Taking the concept from a short lived Godzilla series on the Game Boy Color, War of the Worlds is a fun shooter, even without the full control players would want. It’s extended, to say the least, and for a cell phone game, possibly too long. There’s plenty to play with here, though that initial shock over the gorgeous graphics wears off about half way through.
Controlling the tri-pods from the film, players don’t directly control the alien invasion. The screen scrolls automatically. What they do is aim (and move slightly left or right to avoid bombs). The aiming reticule is the key component, arcing in front of the ship for a full range of fire. Armed forces approach from the right and from there, it’s a matter of wailing away on the default button to blow them away.
Tilting the pods head is a slow maneuver. In later levels, it’s even worse as the onslaught from the humans picks up. Implemented to make that bearable is a combo system. By shooting the proper object, chains can occur, requiring only a single shot to bring down an entire fleet of adversaries. The feeling of accomplishment is wonderful.
In the early going, it’s going to lose people though. There are long stretches where nothing happens, and the only thing to do is admire the graphics, stunning regardless of what phone you’re using. Boss battles are disappointing, especially when you fight the same end level threat multiple times.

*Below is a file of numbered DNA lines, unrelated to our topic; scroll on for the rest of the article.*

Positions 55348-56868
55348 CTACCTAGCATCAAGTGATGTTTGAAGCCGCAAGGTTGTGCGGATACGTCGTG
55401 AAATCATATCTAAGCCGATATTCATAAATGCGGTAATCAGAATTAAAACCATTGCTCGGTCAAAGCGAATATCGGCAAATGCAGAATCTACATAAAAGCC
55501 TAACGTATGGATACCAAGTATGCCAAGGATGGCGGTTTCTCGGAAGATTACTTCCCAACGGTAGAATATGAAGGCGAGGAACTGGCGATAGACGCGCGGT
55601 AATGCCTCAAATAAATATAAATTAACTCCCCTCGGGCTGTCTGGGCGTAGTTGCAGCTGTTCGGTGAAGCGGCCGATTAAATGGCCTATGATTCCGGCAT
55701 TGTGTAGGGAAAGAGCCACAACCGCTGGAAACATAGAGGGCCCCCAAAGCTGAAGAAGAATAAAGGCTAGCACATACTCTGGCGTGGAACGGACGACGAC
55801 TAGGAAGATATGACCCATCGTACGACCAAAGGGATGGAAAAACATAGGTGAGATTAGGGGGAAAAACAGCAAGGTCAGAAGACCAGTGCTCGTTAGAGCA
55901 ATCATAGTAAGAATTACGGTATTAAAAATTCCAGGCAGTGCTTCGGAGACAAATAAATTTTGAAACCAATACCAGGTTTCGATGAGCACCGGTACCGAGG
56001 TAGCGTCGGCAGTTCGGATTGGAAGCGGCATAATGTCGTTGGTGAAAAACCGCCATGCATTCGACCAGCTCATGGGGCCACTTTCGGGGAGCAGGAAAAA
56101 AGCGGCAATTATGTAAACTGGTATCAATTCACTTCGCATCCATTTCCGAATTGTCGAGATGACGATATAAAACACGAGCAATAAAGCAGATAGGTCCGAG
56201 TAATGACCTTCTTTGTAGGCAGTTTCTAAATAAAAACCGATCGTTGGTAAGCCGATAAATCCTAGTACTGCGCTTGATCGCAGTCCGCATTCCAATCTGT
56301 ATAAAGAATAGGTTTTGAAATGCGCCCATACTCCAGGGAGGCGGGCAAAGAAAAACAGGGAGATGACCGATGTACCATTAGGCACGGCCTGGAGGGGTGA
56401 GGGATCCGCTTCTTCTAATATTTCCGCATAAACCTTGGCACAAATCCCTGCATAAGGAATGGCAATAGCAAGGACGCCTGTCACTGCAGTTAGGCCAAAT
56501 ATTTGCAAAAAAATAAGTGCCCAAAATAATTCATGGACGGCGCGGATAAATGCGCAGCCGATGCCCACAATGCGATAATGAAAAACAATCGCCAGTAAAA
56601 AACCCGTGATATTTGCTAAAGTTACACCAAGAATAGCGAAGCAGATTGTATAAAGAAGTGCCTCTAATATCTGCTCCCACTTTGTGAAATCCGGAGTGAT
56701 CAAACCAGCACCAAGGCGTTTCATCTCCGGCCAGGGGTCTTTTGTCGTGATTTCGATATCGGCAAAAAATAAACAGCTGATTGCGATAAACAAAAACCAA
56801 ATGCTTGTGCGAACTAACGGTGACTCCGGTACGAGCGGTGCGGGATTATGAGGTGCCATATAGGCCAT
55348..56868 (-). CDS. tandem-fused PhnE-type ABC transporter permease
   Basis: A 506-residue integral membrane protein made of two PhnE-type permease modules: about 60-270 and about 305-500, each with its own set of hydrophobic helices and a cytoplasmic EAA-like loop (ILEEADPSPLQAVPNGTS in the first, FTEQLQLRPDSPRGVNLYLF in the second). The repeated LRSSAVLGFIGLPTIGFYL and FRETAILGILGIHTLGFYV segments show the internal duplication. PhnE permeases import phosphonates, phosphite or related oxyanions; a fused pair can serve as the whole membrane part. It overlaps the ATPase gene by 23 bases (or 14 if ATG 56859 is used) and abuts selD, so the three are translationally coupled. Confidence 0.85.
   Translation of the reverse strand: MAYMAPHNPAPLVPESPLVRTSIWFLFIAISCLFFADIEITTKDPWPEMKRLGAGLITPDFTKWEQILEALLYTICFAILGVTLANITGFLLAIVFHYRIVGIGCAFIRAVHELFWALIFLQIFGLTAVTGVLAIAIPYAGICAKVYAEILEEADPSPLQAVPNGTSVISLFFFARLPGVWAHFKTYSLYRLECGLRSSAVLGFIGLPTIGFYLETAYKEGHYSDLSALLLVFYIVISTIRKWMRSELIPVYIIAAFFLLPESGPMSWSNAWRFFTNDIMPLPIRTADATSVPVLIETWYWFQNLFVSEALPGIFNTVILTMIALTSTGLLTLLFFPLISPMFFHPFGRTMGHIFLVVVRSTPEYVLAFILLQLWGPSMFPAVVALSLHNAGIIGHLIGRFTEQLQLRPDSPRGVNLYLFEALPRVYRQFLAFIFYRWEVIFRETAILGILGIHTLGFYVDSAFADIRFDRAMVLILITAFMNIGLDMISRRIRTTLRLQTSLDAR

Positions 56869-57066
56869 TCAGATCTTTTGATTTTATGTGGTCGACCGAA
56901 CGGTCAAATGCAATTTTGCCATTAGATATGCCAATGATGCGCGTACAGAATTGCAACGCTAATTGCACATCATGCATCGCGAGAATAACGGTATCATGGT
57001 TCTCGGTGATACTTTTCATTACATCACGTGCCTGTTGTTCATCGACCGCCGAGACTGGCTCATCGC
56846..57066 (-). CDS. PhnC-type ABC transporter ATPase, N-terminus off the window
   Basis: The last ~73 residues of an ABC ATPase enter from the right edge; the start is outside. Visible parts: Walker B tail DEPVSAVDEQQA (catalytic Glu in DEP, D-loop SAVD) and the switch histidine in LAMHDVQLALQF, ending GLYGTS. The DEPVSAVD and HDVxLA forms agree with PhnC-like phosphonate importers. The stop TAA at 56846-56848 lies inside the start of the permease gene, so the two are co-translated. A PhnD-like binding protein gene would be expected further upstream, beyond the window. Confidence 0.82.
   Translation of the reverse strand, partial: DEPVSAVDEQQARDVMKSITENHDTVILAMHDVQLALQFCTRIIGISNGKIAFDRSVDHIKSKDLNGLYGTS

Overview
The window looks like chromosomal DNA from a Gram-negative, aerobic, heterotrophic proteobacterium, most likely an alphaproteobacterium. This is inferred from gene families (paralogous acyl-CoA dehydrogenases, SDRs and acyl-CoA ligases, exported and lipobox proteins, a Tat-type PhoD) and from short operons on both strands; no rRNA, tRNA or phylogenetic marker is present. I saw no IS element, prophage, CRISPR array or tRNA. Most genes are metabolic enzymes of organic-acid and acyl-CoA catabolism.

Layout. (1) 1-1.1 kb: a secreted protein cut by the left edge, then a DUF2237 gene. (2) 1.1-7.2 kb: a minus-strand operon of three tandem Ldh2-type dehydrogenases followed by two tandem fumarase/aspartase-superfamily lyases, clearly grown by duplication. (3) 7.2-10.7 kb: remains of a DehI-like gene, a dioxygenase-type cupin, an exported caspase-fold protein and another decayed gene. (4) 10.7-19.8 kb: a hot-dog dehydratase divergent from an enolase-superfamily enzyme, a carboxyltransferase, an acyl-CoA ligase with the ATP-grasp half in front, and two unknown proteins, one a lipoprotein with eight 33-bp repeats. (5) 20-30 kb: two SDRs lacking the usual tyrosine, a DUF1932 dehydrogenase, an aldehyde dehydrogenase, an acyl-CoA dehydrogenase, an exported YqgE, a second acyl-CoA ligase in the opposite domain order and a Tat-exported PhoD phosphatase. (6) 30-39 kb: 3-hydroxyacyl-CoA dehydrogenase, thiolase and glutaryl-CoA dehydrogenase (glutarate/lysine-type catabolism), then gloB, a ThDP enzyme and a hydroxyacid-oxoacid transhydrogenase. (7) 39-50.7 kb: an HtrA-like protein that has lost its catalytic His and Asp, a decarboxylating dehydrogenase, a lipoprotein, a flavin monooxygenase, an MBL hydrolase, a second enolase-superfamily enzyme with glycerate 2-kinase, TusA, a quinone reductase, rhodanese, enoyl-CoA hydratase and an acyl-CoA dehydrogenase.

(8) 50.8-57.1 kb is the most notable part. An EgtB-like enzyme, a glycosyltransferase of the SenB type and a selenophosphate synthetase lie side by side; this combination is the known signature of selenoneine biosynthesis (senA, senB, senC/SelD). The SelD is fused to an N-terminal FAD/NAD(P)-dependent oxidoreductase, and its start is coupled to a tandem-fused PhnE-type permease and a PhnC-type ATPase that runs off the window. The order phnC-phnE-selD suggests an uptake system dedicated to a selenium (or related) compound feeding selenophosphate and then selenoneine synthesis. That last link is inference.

There are other issues too, like the constantly ticking down timer. This, like the rest of the game, doesn’t come into play until later but when it does, winning is almost impossible. Bosses hide their weaknesses for at least 15 seconds off screen, and that’s unacceptable. It’s by no means the player’s fault if they lose, and doing so requires a repeat of the level.
Still, War of the Worlds is fun. Even on a small screen, the sense of scale and size has been captured. You’ll have fun blasting away structures and watching helpless humans run from their impending doom. Taking down entire squads of armed forces provides a great feeling of invincibility, even when being slowly dismantled by firepower. You can even grab and throw things for higher scores.
There’s probably more to this one than most people will realize. You can do more than just aim and shoot, and it takes some time to figure that out. It needs a chance, and if it can grab hold early, War of the Worlds will stay on your phone. It’s an admirable attempt at making a movie-based game like this work on such a small medium, and a download will reveal a flawed shooter that remains entertaining, albeit repetitive.